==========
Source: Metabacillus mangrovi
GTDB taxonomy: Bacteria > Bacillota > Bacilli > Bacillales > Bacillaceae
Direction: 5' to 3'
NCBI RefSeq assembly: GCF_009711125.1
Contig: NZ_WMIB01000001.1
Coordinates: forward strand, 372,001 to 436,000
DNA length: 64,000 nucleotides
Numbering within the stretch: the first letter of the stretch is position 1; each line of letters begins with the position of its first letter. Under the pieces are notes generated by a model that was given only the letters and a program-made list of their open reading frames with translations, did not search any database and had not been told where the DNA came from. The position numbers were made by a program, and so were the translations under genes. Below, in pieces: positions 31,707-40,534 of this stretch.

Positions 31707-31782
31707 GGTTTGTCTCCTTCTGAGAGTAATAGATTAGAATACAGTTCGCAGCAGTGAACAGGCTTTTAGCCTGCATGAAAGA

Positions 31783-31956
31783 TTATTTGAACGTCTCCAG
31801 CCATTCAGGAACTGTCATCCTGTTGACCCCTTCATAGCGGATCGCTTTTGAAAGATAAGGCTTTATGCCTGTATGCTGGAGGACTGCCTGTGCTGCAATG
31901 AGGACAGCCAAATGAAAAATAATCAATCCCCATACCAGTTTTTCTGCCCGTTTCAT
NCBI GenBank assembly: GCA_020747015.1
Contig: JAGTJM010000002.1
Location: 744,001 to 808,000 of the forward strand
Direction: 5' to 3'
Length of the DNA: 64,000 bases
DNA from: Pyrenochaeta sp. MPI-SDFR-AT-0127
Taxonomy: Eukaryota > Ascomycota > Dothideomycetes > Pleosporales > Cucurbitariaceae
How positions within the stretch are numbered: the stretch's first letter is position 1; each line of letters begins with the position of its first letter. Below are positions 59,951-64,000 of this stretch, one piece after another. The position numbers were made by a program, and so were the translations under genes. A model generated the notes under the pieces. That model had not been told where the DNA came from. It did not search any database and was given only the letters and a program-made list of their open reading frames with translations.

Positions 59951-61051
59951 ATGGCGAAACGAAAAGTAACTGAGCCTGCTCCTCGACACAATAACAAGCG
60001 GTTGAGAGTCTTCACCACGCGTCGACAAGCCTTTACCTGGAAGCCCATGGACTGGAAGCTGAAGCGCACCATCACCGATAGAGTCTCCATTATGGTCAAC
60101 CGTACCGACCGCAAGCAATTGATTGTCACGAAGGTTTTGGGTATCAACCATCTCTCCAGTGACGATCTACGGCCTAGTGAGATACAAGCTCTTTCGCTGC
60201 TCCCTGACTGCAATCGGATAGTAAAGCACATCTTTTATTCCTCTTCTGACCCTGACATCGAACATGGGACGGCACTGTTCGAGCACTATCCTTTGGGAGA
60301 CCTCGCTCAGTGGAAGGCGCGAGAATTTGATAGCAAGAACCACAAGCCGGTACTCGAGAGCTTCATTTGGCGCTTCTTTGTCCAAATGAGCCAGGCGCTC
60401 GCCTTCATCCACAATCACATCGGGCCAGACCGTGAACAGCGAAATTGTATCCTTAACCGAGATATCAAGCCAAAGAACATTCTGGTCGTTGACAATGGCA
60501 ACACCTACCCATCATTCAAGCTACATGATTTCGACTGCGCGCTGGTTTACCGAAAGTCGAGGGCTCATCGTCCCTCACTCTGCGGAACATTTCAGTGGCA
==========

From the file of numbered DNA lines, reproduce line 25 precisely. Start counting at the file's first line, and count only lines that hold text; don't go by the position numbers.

60001 GTTGAGAGTCTTCACCACGCGTCGACAAGCCTTTACCTGGAAGCCCATGGACTGGAAGCTGAAGCGCACCATCACCGATAGAGTCTCCATTATGGTCAAC